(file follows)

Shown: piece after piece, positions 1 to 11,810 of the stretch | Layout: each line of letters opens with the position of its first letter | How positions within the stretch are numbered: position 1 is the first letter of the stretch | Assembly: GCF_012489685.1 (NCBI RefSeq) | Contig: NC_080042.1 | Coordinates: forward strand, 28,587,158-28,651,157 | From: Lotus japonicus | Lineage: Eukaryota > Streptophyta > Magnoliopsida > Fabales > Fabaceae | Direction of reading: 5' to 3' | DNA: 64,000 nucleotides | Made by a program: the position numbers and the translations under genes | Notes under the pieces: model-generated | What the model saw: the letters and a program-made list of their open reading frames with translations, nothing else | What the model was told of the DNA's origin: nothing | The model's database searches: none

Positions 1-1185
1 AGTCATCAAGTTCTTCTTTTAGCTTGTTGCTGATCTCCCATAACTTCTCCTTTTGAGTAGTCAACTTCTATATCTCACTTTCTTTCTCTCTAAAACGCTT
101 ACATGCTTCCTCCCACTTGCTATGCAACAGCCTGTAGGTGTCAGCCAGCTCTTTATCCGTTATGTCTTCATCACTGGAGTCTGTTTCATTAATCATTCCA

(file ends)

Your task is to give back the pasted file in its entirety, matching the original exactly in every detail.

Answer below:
Shown: piece after piece, positions 1 to 11,810 of the stretch | Layout: each line of letters opens with the position of its first letter | How positions within the stretch are numbered: position 1 is the first letter of the stretch | Assembly: GCF_012489685.1 (NCBI RefSeq) | Contig: NC_080042.1 | Coordinates: forward strand, 28,587,158-28,651,157 | From: Lotus japonicus | Lineage: Eukaryota > Streptophyta > Magnoliopsida > Fabales > Fabaceae | Direction of reading: 5' to 3' | DNA: 64,000 nucleotides | Made by a program: the position numbers and the translations under genes | Notes under the pieces: model-generated | What the model saw: the letters and a program-made list of their open reading frames with translations, nothing else | What the model was told of the DNA's origin: nothing | The model's database searches: none

Positions 1-1185
1 AGTCATCAAGTTCTTCTTTTAGCTTGTTGCTGATCTCCCATAACTTCTCCTTTTGAGTAGTCAACTTCTATATCTCACTTTCTTTCTCTCTAAAACGCTT
101 ACATGCTTCCTCCCACTTGCTATGCAACAGCCTGTAGGTGTCAGCCAGCTCTTTATCCGTTATGTCTTCATCACTGGAGTCTGTTTCATTAATCATTCCA